Cut ‘Em Off At the Impasse
A narrow foot bridge across a great chasm, wide enough for only one person at a time to pass.
Two men of equal size meet in the middle, each intending to get to the other side. “Let me pass,” says one. “I’m very strong, and I’ll smite you.”
“I’m very strong, too,” says the other.” I can smite you harder.”
“I have a club and a knife,” says one.
“I have a club and a knife as well,” says the other.
“I have a sword.”
“I have a sword, too,”
“I have a gun.”
“I, too, have a gun.”
Impasse. Both equal in might, both equally armed. Who, then, wins? Why, the cleverer of the two. Perhaps the one who says, “Look over there,” or, “Let’s toss a coin.” Or the one who is the more accomplished and artful swordsman.
The point is that in legal marketing, we are now like the two men on the bridge. We are all equally armed, with the same professional skills (or an inability to project superior professional skill), and most significantly, with the same marketing tools. The seminars. The articles. The brochures. The networking. The Web site. The press release. Who wins the competitive battle, then?
The one who best understands the market. The one who says, “I have a portion of my clientele in declining industries, a portion in static industries, a portion in emerging industries. I’ll focus on getting clients in the emerging industries, and find ways to keep those in the other two.”
- The one who understands the changing nature of the legal marketing profession. The breakdown in the barriers between accounting and law. The expansion of professional services from accounting to consulting, from legal services to financing and business consulting, and so forth. The changing nature of the commercial world, and its new demands on the profession. The new technology, and what it really means. The emerging freedom from the billable hour, and the non-competitive fee.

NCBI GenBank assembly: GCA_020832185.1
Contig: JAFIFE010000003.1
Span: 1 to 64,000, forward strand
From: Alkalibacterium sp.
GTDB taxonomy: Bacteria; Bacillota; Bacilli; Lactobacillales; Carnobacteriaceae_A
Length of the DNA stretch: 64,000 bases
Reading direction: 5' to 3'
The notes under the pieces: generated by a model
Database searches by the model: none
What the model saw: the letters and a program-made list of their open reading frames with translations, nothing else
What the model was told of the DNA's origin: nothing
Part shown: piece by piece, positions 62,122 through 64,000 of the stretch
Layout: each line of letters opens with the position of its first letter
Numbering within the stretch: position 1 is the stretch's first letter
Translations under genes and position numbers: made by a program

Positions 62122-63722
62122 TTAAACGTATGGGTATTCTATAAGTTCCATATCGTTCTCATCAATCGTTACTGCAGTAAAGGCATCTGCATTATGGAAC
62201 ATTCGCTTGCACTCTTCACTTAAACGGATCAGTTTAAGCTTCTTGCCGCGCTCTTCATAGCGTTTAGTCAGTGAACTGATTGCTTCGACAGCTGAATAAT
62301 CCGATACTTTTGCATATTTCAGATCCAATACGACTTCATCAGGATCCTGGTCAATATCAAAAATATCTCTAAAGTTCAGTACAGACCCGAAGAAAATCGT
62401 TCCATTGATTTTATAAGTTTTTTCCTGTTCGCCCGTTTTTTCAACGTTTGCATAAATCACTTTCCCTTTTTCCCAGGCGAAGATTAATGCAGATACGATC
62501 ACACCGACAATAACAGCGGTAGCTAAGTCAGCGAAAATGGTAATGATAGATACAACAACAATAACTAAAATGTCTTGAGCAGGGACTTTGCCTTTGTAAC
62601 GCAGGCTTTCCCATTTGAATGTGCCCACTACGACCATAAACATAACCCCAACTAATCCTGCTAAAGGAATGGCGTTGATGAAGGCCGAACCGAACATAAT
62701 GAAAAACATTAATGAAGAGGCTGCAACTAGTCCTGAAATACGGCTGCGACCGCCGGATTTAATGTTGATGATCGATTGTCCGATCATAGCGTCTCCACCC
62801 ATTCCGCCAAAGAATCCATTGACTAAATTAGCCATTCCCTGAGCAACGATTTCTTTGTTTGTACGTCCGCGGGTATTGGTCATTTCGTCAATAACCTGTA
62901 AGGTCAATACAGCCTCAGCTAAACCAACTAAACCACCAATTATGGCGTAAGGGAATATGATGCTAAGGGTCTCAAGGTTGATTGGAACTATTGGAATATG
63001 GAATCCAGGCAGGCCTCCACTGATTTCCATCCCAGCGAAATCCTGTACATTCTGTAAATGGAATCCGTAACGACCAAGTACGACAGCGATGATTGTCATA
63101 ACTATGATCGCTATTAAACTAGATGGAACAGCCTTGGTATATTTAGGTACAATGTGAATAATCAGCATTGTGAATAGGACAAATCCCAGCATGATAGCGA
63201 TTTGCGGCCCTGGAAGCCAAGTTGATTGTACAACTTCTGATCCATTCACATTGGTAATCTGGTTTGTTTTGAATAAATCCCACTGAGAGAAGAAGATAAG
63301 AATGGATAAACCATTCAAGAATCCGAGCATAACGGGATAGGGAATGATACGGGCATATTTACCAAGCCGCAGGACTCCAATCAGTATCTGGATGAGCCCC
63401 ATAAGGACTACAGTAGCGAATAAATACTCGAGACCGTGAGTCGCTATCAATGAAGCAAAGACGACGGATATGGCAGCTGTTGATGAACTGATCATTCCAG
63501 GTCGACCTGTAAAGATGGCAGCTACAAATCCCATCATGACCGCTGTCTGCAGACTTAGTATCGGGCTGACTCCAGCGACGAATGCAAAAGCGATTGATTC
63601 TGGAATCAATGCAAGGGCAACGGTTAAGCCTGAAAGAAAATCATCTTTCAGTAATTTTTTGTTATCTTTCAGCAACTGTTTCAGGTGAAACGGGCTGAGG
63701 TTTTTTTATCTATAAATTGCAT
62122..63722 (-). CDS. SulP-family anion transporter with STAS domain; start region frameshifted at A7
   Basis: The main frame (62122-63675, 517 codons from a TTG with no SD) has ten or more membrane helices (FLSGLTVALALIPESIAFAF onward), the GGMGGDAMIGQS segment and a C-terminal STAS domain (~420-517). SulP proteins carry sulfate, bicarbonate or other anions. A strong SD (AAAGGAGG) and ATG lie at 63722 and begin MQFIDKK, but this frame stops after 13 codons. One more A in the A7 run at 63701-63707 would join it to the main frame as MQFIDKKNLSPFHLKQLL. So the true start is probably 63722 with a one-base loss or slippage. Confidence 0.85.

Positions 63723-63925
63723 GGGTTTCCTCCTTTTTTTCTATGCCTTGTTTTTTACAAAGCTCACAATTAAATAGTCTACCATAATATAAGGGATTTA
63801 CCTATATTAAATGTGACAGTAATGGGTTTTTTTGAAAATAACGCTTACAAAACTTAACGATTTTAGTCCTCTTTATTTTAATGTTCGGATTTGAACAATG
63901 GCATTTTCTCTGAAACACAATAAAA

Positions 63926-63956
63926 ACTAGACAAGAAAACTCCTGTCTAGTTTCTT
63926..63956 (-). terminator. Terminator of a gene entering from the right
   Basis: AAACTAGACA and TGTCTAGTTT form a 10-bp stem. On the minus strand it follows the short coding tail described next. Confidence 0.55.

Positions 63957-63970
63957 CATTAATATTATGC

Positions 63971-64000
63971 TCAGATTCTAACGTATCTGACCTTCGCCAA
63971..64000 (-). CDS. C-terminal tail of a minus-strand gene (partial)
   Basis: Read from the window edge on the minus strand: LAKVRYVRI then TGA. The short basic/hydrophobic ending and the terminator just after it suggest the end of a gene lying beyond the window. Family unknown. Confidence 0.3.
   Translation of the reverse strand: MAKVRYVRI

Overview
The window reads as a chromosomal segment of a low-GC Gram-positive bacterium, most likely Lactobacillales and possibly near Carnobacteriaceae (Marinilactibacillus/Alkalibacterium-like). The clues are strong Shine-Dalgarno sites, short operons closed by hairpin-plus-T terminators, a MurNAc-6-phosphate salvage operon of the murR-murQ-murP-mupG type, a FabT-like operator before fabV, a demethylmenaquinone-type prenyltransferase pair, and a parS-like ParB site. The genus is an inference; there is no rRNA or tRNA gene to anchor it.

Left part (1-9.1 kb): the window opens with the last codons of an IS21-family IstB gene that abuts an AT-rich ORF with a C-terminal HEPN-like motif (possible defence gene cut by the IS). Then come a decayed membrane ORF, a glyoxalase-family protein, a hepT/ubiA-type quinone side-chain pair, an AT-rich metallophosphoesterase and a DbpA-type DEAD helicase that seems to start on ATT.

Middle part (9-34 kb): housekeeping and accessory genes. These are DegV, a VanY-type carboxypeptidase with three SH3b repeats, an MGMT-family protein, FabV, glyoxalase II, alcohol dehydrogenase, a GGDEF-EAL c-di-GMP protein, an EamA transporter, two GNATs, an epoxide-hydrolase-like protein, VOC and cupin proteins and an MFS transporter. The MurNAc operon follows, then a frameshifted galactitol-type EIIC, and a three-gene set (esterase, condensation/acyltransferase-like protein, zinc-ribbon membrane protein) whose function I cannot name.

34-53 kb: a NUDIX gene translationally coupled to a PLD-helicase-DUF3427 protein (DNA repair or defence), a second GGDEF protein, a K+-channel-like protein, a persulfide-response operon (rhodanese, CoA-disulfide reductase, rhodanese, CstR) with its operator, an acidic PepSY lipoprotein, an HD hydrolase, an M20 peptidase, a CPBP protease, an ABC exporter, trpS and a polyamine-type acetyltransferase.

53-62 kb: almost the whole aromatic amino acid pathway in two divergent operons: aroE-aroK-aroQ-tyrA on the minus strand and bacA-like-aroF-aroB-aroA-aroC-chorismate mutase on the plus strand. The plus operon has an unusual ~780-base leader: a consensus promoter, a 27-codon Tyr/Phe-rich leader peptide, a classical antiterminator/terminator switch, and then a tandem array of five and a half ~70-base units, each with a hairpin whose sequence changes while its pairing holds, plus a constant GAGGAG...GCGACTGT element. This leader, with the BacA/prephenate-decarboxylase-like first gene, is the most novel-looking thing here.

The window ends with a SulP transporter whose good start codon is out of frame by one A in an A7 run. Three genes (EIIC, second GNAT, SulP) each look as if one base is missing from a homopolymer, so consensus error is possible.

- The one who understands positioning, and that it comes not from within the firm, but from within the needs of the market, and that the firm exists to meet those needs.
- The one who really has the better professional skills, and keeps them honed, and can demonstrate them consistently.
- The one who is capable of understanding that traditional professional law firm managing skills are no longer sufficient, because more is required of the professional law firm manager than just collegiality, or longevity. Who understands that work must flow, and that people must be motivated, and that productivity counts. Who understands that running a business is more than just accumulating fees at a greater rate than the fees are spent.
- The one who’s marketing skills are better honed, better understood, more thoughtfully and imaginatively used.
In a world in which everybody has the same weapons and tools, this is the individual who is going to prevail. Make it a checklist.